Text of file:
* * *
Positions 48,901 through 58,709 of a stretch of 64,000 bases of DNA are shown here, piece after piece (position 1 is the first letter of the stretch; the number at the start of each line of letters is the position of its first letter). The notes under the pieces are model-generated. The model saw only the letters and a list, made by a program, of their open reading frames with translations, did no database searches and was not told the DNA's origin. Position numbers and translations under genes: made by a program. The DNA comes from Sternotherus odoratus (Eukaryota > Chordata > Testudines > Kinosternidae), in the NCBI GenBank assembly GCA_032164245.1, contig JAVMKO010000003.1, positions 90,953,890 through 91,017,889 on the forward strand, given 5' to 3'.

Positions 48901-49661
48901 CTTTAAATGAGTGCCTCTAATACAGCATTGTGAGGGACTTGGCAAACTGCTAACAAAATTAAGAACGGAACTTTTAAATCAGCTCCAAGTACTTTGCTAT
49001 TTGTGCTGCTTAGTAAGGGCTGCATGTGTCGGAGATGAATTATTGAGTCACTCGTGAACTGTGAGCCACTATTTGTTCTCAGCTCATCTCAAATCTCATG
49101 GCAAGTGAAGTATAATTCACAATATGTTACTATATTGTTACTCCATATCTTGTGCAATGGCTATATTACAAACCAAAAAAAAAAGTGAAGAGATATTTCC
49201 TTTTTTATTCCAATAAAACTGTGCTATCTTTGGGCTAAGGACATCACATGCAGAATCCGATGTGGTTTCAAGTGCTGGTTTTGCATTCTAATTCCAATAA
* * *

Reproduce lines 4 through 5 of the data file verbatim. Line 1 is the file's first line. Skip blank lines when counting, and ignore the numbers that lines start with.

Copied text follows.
49001 TTGTGCTGCTTAGTAAGGGCTGCATGTGTCGGAGATGAATTATTGAGTCACTCGTGAACTGTGAGCCACTATTTGTTCTCAGCTCATCTCAAATCTCATG
49101 GCAAGTGAAGTATAATTCACAATATGTTACTATATTGTTACTCCATATCTTGTGCAATGGCTATATTACAAACCAAAAAAAAAAGTGAAGAGATATTTCC